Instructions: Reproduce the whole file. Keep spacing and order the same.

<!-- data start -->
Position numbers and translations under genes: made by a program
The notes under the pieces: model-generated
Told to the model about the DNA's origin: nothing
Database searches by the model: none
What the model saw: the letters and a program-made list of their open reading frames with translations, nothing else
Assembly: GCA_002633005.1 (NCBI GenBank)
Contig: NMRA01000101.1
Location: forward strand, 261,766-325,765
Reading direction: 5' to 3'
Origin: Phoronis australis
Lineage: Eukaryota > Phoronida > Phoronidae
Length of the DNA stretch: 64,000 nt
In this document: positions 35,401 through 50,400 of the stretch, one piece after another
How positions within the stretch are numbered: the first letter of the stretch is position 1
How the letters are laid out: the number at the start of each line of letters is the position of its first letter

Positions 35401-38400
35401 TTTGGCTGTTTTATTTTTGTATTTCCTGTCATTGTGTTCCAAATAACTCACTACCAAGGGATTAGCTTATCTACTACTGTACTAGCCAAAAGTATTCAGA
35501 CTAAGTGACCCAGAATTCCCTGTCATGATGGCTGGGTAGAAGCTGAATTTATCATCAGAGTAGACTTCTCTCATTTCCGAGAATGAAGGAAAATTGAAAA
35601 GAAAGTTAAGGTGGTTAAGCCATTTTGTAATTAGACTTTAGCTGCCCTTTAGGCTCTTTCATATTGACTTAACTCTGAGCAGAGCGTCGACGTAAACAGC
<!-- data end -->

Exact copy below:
Position numbers and translations under genes: made by a program
The notes under the pieces: model-generated
Told to the model about the DNA's origin: nothing
Database searches by the model: none
What the model saw: the letters and a program-made list of their open reading frames with translations, nothing else
Assembly: GCA_002633005.1 (NCBI GenBank)
Contig: NMRA01000101.1
Location: forward strand, 261,766-325,765
Reading direction: 5' to 3'
Origin: Phoronis australis
Lineage: Eukaryota > Phoronida > Phoronidae
Length of the DNA stretch: 64,000 nt
In this document: positions 35,401 through 50,400 of the stretch, one piece after another
How positions within the stretch are numbered: the first letter of the stretch is position 1
How the letters are laid out: the number at the start of each line of letters is the position of its first letter

Positions 35401-38400
35401 TTTGGCTGTTTTATTTTTGTATTTCCTGTCATTGTGTTCCAAATAACTCACTACCAAGGGATTAGCTTATCTACTACTGTACTAGCCAAAAGTATTCAGA
35501 CTAAGTGACCCAGAATTCCCTGTCATGATGGCTGGGTAGAAGCTGAATTTATCATCAGAGTAGACTTCTCTCATTTCCGAGAATGAAGGAAAATTGAAAA
35601 GAAAGTTAAGGTGGTTAAGCCATTTTGTAATTAGACTTTAGCTGCCCTTTAGGCTCTTTCATATTGACTTAACTCTGAGCAGAGCGTCGACGTAAACAGC